Why AI Stocks Broadcom, Meta Platforms, and Intel Were Down Today


In a counter-intuitive move, great inflation news caused a tech sell-off. Here’s why.

Shares of most big tech names and AI beneficiaries, including Broadcom (AVGO -4.02%), Meta Platforms (META -4.52%), and Intel (INTC -4.07%) were down on Thursday, falling 3.1%, 3.8%, and 4.2%, respectively, as of 1 p.m. ET.

The across-the-board declines in some AI winners could happen for any number of reasons, such as bad news on the AI investment front, or a marketwide pullback.

But that’s not what’s happening today. In fact, Broadcom even received a big analyst upgrade.

The reason for the declines appears to be, counter-intuitively, that there was very good economic news that came out this morning. Yet with the tech sector having outpaced all others this year, investors rotated hard out of this winning sector and bought into other much cheaper stocks, especially beaten-down small-caps.

A soft inflation print causes a rotation into beaten-down value stocks

This morning, the June Consumer Price Index data was released, and it was very good news, with inflation coming in softer than expected. The headline year-over-year CPI number was 3%, down from 3.3% in May and lower than the expected 3.1% figure. On a core basis stripping out volatile energy and food prices, core CPI was 3.3%, down from the prior month and also below expectations, with the lowest reading since April 2021.

But even these numbers may be higher than what Americans are actually seeing in their daily lives, as the heavily weighted shelter component of the CPI is higher than the average. Yet the way that the shelter component is calculated operates with a lag. So last month’s 5.2% increase in the index is reflecting prior increases a year ago or more, not the roughly 0.4% growth in the New Tenant Index for the first quarter, which measures rent growth in real time.

All in all, this was great news. So why would this data cause tech stocks to fall? Especially when many growth tech stocks tend to benefit from lower inflation and interest rates?

The reason is largely about the big run-up in AI tech stocks already this year. Over the first half, AI large-cap tech stocks were just about the only stocks that rallied, while many others, especially small-cap stocks, languished. This was due to the “sticky” inflation seen in the beginning of 2024, when the inflation rate decreases of 2023 appeared to plateau. As you can see, the Nasdaq-100 large-cap index and the Russell 2000 small-cap index had very different first halves:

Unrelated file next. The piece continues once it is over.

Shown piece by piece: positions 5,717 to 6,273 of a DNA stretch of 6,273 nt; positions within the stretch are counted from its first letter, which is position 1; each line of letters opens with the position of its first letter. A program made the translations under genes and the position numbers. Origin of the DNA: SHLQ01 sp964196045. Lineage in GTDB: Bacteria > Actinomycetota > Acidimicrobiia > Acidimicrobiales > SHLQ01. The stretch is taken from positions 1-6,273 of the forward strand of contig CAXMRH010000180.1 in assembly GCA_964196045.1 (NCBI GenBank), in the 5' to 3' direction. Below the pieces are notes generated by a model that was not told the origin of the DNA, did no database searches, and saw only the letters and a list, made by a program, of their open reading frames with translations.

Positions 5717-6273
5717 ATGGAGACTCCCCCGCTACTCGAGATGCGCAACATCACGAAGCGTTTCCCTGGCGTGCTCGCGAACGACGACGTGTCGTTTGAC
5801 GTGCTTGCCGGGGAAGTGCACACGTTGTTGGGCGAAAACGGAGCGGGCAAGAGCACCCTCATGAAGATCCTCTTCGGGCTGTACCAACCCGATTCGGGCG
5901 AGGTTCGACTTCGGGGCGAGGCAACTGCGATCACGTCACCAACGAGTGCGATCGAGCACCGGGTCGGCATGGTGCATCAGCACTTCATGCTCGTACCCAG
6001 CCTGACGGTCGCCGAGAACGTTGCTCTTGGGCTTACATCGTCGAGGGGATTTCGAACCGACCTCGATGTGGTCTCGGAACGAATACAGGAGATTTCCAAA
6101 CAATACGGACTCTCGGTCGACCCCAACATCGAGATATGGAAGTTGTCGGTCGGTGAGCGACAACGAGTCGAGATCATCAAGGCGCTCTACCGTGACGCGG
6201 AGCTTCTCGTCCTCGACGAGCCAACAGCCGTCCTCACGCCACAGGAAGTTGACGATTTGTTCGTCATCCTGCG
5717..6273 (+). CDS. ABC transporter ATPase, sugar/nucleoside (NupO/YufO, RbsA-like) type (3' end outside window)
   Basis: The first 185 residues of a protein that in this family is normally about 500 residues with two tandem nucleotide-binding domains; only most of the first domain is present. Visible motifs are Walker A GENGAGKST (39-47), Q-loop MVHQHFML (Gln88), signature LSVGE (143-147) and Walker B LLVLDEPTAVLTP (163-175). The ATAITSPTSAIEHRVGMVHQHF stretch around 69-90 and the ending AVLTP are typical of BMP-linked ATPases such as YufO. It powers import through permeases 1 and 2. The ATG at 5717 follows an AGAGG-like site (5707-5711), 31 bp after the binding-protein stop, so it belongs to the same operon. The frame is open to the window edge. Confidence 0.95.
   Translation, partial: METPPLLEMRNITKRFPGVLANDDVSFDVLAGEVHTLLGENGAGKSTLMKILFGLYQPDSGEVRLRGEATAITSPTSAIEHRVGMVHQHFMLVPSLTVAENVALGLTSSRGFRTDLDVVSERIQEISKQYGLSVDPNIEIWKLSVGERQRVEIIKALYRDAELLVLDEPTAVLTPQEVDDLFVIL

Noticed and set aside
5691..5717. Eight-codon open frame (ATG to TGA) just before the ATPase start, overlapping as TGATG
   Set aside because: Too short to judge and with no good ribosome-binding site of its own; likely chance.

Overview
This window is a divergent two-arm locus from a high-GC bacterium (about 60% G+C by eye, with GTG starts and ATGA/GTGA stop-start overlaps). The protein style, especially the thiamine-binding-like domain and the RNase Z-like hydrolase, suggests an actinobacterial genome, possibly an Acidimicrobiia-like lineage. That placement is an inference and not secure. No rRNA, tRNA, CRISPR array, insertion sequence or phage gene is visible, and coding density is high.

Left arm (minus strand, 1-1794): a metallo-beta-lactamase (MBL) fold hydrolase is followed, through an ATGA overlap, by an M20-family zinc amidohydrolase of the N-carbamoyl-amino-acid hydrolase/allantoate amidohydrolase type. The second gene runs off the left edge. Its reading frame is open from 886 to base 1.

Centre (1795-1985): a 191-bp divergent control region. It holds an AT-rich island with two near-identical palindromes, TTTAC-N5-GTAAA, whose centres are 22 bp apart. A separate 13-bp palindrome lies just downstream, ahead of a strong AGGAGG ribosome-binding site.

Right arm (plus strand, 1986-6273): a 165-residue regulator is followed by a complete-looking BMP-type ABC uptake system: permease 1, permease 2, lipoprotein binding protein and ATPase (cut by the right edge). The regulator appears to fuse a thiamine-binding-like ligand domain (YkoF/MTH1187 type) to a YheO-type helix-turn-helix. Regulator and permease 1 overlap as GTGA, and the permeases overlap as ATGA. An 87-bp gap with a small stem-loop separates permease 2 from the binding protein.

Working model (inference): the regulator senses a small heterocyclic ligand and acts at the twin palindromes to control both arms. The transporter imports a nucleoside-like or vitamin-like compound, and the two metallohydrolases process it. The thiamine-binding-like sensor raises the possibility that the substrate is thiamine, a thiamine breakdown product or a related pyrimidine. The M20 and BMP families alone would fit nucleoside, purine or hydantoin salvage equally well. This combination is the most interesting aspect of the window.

^NA100TR Chart

Data by YCharts.

Small-cap stocks that make up the Russell 2000 tend to be regarded as more economically sensitive. This may be due to their higher risk, having to borrow at higher interest rates, or the fact that the small-cap index has a higher concentration of financial, energy, and industrial stocks, and less tech stock concentration than the S&P or Nasdaq large-cap indexes.

Thus, today’s inflation report seems to have reassured investors that inflation is heading back to 2%. Meanwhile, job growth has remained solid, with 206,000 jobs added in June.

More evidence for a “soft landing” means a “risk-on” trade, especially to names that trade at low multiples. So with AI tech stocks having run up all year in spite of sticky inflation numbers, it appears large investors are selling those winners and “rotating” into small caps today. At 1 p.m. ET today, the Nasdaq was down roughly 1.9%, even as the Russell 2000 was up roughly 3.1%.

The move was even enough to take down Broadcom, despite the fact that Rosenblatt analyst Hans Mosesmann raised his target on the stock from $1,650 to a whopping $2,400 today, based on continued high AI-related growth. Of note, Broadcom’s stock will split after market close tomorrow.

There could be more to go in this rotation

While today is just one day, there could very well be more room to run for this rotation. According to a recent study by JPMorgan Chase analysts, the valuation differences between high-quality large-cap stocks and high-quality small-cap stocks have almost reached record levels last seen in 1999, at the end of that tech bubble. After the dot-com bubble burst, small caps went on to outperform for the next decade.

So even after today’s move, now may be a good time to look at some of your favorite small-cap stocks. But for tech investors, you can also take solace in the fact that this downdraft today doesn’t really have anything to do with bad news around these companies’ respective businesses.

JPMorgan Chase is an advertising partner of The Ascent, a Motley Fool company. Randi Zuckerberg, a former director of market development and spokeswoman for Facebook and sister to Meta Platforms CEO Mark Zuckerberg, is a member of The Motley Fool’s board of directors. Billy Duberstein and/or his clients have positions in Broadcom, Intel, and Meta Platforms. The Motley Fool has positions in and recommends JPMorgan Chase and Meta Platforms. The Motley Fool recommends Broadcom and Intel and recommends the following options: long January 2025 $45 calls on Intel and short August 2024 $35 calls on Intel. The Motley Fool has a disclosure policy.



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